28 October 2013

German Highest Administrative Court Confirms Fantasy-League-Game Is Not Gambling

By Martin Arendts, Attorney-at-Law

The German Federal Administrative Court (Bundesverwaltungsgericht) decided that “Super-Manager”, a Fantasy-League-Game offered online, is not gambling within the sense of the German Interstate Treaty on Gaming (Glücksspielstaatsvertrag). With its decision of 16 October 2013 (file no. BVerwG 8 C 21.12), the Federal Administrative Court confirmed the appellate decision of the Baden-Wuerttemberg Administrative Court of Appeal.

The plaintiff, a media company in Berlin, offered online a Fantasy-League-Game called “Super-Manager”, based on the German Football Bundesliga. Participants had to pay a participation fee of EUR 7.99. They were then, within a fixed budget, allowed to put together a fictitious team of 18 Bundesliga players of the season 2009 - 2010. On the basis of a jury’s evaluation of the performance of the players, each Bundesliga day a new line up was submitted in three different fictitious leagues. A participant was allowed to submit a maximum of ten teams, from which every third was free of charge. The winners (top finishers) were prized with cash or other prizes. The overall winner, Super-Manager of the season 2009 - 2010, won EUR 100.000 in cash.

The Regional Authority of Karlsruhe (Regierungspräsidium Karlsruhe), acting on behalf of the State of Baden-Wuerttemberg, issued a prohibition order against the plaintiff, ordering him not to organize and not to advertise this or any other forms of gambling online. The media company filed an action against this prohibition order, but lost in the first instance. The Administrative Court of Karlsruhe rejected the arguments raised against the prohibition order. In the appellate procedure, the Baden-Wuerttemberg Administrative Court of Appeal overturned this decision and held that Super-Manager does not fall under the restrictive provisions of the German Interstate Treaty on Gambling.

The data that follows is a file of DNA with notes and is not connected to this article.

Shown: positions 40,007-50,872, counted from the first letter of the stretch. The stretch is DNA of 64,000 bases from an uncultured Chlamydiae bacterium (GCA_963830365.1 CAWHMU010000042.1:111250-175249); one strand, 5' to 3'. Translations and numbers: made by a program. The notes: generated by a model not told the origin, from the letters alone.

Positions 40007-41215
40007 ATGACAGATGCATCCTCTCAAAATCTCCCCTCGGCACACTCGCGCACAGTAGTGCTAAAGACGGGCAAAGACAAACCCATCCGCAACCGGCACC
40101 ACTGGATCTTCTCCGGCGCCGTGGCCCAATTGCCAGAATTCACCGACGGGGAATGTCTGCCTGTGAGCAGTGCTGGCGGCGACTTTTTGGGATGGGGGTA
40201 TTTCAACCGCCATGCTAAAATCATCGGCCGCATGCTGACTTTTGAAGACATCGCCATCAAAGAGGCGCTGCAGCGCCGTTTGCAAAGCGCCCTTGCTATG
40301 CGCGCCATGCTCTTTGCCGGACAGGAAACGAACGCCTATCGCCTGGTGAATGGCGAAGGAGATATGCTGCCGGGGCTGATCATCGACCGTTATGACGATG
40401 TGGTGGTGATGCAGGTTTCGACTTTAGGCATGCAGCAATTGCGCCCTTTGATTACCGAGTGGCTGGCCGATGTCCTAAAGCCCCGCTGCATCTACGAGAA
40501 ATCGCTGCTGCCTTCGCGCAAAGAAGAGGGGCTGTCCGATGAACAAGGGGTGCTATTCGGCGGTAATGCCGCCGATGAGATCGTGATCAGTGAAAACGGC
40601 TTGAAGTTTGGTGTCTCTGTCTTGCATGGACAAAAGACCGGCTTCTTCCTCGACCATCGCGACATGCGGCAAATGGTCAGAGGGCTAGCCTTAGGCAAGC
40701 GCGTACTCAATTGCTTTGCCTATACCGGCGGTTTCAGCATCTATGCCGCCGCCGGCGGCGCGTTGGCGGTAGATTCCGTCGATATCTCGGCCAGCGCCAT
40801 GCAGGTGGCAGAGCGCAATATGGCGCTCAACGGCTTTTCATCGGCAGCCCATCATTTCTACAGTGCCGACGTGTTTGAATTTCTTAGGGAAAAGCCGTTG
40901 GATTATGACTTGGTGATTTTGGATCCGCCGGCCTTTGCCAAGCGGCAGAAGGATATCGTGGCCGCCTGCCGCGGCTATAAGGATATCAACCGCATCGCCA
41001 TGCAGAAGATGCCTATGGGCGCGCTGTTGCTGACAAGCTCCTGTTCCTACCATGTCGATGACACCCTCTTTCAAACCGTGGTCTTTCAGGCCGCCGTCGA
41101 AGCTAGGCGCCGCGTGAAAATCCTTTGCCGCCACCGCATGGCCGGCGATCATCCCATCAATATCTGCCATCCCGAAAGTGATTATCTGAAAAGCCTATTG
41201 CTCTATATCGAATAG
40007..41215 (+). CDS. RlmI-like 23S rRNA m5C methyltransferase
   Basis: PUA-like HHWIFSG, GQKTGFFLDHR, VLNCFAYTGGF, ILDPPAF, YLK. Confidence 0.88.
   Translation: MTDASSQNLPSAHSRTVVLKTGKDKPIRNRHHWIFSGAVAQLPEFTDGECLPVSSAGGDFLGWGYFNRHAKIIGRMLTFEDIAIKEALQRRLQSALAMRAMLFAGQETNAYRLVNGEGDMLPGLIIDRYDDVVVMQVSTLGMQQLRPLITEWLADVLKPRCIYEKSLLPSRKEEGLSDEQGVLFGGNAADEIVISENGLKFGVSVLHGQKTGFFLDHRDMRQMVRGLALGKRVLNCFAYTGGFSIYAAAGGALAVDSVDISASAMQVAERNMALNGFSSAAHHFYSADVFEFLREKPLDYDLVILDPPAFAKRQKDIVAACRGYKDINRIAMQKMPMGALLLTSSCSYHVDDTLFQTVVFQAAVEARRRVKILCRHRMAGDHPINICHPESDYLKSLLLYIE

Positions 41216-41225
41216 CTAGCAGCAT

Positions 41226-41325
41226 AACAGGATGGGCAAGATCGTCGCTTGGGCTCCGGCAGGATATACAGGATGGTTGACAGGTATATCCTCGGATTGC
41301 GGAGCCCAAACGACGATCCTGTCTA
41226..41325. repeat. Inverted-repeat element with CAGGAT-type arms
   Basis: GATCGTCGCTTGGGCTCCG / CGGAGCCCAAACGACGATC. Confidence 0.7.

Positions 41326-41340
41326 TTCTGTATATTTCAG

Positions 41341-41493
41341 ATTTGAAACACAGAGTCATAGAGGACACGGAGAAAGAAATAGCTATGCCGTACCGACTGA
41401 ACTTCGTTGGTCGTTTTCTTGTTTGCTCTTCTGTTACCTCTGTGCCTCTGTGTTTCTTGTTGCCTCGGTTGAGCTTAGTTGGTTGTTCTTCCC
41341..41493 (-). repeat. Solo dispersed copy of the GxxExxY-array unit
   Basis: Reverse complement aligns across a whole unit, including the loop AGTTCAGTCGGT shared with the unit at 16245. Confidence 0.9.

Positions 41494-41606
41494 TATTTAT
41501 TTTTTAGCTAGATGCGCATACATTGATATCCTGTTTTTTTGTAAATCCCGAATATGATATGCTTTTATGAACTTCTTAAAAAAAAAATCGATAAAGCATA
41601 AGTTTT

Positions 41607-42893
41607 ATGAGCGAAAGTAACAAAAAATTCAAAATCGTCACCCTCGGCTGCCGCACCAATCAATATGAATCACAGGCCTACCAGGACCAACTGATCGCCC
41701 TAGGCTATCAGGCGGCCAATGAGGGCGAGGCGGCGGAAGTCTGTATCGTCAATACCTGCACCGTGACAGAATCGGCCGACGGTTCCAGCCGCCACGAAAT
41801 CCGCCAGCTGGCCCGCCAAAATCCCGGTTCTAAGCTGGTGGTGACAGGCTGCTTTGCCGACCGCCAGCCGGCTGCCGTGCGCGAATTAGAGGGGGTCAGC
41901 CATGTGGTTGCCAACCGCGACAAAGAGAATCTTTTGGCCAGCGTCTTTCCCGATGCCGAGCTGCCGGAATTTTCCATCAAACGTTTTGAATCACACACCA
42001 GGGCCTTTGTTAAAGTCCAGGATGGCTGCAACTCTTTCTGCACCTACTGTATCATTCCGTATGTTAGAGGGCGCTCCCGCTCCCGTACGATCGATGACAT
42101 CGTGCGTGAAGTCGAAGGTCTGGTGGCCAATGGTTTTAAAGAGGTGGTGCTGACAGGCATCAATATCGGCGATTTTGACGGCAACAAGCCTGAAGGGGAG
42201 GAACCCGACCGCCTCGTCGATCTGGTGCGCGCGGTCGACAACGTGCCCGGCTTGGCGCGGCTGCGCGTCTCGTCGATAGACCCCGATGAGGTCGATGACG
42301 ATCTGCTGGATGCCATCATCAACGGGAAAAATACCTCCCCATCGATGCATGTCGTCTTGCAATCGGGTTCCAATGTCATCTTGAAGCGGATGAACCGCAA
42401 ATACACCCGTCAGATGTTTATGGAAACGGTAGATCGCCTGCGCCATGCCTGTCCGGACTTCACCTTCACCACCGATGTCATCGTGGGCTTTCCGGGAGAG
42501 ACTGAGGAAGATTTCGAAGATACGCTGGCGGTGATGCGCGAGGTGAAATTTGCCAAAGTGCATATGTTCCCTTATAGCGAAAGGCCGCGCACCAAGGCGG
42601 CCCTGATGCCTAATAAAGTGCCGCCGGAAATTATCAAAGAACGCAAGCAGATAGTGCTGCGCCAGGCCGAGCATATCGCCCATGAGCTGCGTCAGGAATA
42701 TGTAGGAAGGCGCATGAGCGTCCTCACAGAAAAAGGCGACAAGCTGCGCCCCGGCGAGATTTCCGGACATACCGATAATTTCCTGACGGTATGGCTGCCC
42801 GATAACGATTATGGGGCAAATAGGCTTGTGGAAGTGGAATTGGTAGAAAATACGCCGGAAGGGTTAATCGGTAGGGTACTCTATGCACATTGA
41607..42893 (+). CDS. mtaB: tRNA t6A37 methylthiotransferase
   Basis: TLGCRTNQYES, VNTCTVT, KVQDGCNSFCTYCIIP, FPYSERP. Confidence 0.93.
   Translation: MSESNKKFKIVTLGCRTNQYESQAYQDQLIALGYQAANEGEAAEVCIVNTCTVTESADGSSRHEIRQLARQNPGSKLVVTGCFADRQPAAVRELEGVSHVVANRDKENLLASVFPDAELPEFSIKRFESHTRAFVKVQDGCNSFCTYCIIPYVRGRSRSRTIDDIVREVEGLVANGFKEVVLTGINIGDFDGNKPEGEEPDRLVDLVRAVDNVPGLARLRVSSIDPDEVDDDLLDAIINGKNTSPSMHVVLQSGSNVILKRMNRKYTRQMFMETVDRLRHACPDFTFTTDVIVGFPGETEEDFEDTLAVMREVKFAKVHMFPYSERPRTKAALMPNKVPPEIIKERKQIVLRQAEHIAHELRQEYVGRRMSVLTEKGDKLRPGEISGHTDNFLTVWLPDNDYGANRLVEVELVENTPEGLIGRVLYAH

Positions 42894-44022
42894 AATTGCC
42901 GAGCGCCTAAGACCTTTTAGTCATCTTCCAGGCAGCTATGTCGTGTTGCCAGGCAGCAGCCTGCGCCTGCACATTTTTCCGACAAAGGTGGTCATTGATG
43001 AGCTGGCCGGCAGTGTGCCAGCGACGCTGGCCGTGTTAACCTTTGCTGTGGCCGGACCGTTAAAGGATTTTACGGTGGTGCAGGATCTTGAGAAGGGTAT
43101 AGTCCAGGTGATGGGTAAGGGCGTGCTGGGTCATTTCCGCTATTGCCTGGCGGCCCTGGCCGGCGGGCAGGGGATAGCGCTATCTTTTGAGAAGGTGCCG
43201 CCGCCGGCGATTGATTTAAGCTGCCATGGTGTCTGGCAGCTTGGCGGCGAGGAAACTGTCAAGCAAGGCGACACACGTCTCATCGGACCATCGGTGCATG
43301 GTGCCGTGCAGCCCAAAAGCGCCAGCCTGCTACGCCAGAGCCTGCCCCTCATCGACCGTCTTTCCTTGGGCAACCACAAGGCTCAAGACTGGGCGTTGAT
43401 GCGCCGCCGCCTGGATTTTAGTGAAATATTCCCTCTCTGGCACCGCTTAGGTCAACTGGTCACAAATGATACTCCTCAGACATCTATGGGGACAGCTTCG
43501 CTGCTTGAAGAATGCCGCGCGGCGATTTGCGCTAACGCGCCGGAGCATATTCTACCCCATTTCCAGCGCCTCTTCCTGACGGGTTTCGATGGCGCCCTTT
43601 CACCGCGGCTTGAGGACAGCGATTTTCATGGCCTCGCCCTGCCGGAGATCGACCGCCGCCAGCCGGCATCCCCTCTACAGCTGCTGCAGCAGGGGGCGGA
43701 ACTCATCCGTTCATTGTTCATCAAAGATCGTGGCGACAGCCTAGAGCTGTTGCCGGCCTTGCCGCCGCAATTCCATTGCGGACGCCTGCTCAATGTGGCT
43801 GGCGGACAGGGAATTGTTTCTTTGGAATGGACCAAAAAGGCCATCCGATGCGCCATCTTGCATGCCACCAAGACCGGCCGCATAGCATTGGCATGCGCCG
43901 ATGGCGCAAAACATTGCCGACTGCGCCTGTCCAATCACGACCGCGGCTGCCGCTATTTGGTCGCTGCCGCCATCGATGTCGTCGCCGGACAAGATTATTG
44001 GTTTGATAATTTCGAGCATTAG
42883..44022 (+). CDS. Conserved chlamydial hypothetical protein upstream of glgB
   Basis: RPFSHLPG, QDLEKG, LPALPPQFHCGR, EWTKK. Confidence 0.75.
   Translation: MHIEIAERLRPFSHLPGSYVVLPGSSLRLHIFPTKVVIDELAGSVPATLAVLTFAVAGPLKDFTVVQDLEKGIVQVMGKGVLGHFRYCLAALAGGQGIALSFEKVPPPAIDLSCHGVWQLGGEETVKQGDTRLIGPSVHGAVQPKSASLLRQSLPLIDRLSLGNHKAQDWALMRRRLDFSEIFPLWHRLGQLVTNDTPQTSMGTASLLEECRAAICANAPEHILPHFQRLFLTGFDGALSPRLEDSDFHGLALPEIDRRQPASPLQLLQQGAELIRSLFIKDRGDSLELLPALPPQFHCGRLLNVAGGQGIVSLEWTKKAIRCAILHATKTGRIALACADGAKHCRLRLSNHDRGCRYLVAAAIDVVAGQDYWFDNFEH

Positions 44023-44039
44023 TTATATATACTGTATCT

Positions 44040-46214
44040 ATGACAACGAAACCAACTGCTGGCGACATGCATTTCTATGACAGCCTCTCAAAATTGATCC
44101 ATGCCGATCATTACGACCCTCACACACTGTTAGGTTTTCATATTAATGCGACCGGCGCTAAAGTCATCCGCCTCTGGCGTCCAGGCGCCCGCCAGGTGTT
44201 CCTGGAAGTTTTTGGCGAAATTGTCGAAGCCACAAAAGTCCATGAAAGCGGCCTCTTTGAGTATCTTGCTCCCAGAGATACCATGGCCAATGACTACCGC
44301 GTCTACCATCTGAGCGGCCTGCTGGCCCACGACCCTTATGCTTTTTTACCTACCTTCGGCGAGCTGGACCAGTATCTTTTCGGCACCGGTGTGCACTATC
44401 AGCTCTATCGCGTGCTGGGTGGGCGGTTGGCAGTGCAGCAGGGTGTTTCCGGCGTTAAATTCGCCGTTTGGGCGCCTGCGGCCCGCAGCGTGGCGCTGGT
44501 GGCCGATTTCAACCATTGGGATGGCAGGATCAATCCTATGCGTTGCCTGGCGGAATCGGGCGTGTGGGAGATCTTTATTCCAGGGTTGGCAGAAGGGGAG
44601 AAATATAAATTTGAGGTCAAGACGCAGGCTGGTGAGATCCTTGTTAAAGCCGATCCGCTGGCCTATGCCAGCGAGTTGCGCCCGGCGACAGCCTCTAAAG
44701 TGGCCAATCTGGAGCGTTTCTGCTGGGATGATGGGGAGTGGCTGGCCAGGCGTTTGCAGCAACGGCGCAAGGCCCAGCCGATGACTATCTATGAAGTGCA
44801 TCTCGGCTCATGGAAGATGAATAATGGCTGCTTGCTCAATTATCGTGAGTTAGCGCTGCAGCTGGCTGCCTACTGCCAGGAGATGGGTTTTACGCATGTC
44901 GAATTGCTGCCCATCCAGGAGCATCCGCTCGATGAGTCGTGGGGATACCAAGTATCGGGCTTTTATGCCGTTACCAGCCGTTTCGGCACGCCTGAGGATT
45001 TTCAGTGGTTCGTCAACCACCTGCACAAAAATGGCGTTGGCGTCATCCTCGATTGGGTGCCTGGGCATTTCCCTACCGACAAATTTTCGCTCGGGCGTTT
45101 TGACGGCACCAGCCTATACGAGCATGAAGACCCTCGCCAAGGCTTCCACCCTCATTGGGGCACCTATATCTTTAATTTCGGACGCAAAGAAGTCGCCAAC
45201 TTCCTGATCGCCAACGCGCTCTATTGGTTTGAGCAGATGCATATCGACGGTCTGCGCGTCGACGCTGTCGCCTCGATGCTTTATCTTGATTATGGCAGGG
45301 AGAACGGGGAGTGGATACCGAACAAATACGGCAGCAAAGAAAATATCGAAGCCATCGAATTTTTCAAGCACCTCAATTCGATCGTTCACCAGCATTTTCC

The State of Baden-Wuerttemberg filed a further appeal, which was now rejected by the Federal Administrative Court. According to the Federal Administrative Court, Super-Manager is not to be classified in the sense of Section 3, Par. 1, sentence 1 Interstate Treaty on Gambling (§ 3 Abs. 1 Satz 1 GlüStV). In this provision those games are defined as gambling which depend on random chance of the gain and in which in context of the game a payment (consideration) for the acquisition of a chance of winning is required. In addition, the commitment in which the chance of winning is considered must be based on the criminal gambling term definition of gambling according to the German Criminal Code (section 284 et seq.). However it is not sufficient that a mere participation fee (admission fee) is required. With paying the participation fee, the participants obtain only the authorization for playing, without being associated with the chance of winning.

The payment for Super-Manager represents only such a participation fee. It only permits to participate in the game. It is only the composition of the team and the weekly list of the team, which is attached to the winning chance. A further interpretation of the gambling definition in the Interstate Treaty would also contradict the sense and purpose of the law and the constitutional principle of the proportionality. The far-reaching restrictions in the Interstate Treaty on gambling aims at ensuring youth protection, preventing fraud as well as gambling addiction, also channelling the population’s gambling desire to state controlled gaming operations. These are only constitutionally justified; so far their actions are suitably, necessarily and relatively strictly targeted towards these dangers. That is not the case with the games, whose danger is necessarily small and can be controlled by fewer drastic regulations. Thus it is situated after that - undisputed between the parties - statements of the Administrative Court with the Super-Manager game. In particular, the game rules did not permit the participants to at run time spend more money in expectations to compensate or adjust the suffered failures. The remaining risks can be met within the framework of the commercial law (Gewerberecht).

11 September 2013

Deutsche Telekom to enter the sports betting industry?

By Martin Arendts, Attorney-at-Law

Last Friday, the German Federal Cartel Office (Bundeskartellamt) reported the notification of an indirect acquisition of control project by Deutsche Telekom AG (file no. B6-72/13). With this notification, received on 4 September 2013 by the Federal Cartel Office, the telecommunications giant asks the authority to approve the takeover of Deutsche Sportwetten GmbH (DSW), Hannover.